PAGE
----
Peugeot pulled the covers off the original Speedfight back in 1997 and it was an instant success – topping the sales charts across the late 90s and into the early 2000s.
Since then Peugeot have sold more than 600,000 of the 100cc and 50cc scoots worldwide.
Now, to mark the 20th anniversary, there’s the fourth generation Speedfight, and best of all it’s available as a 125 for a useful dose of power.
The 2018 Speedfight is powered by the firm’s new SmartMotion engine. The four-stroke single is liquid-cooled for the first time as well as being fuel-injected – resulting in the most powerful Speedfight to date and the most frugal, too, with a quoted 134mpg.
Stopping power has been upgraded with disc brakes all-round and the linked rear (on the left bar) operating both brakes simultaneously, while the front remains independent.
Aside from an attractive design, the latest generation Speedfight features a digital dash with a backlit LCD display and USB socket.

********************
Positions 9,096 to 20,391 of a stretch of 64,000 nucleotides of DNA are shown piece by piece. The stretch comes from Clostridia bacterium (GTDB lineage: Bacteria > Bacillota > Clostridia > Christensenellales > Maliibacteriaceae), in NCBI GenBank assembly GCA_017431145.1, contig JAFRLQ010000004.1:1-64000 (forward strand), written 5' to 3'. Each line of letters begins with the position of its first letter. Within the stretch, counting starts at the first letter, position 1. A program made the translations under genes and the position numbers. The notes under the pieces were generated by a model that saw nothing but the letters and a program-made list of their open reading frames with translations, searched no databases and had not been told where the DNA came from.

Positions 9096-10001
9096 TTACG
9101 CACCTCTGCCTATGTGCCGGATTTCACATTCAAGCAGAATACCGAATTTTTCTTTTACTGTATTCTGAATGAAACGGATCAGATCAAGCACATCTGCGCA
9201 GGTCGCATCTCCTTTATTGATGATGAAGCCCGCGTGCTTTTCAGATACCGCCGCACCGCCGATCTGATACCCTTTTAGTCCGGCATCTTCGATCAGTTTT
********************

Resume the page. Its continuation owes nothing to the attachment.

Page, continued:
The 125 has the same dimensions as the Speedfight 50, keeping it small and light – and certainly not a maxi- style scooter like Kawasaki’s J125.
The Peugeot has been designed for city com- muting, making it quick off the mark, ideal for the traffic lights GP, before it runs out of puff at 60mph.
It’s nimble too. Weighing just 120kg, the 125 is only 20kg heavier than the entry-level 50, making it a doddle to nip in and out of gaps.
Thirteen-inch wheels provide quick steering, and the new machine is a joy to slot between cars and squeeze into a crowded bike park.
There’s enough underseat storage for a full-face helmet – or a reasonable amount of shopping – while that USB socket is neatly tucked away in a small compartment beneath the clocks.
It’s not all good news though. The suspension feels slightly budget, and the small compartment below the clocks isn’t lockable. These are just minor niggles, really.
At £2599, including an unlimited mileage 24-month warranty, it’s cheaper than Honda’s basic SH125 (£2654) and significantly less than the maxi-style 125cc scooters such as Kawasaki’s J125 £4099 and Suzuki’s Burgman £3699. I’m impressed.
Engine: 125cc four-stroke single
Frame: Steel cradle
Seat height: 800mm
Suspension: 32mm fork non-adjustable; single rear shock adjustable for preload only
Brakes: 215mm disc with two- piston caliper; 190mm disc with single-piston caliper
Colours: Red/black, gold/black blue/white
Dry weight: 120kg
Tank capacity: 8 litres
MCN Stars: 4 out of 5
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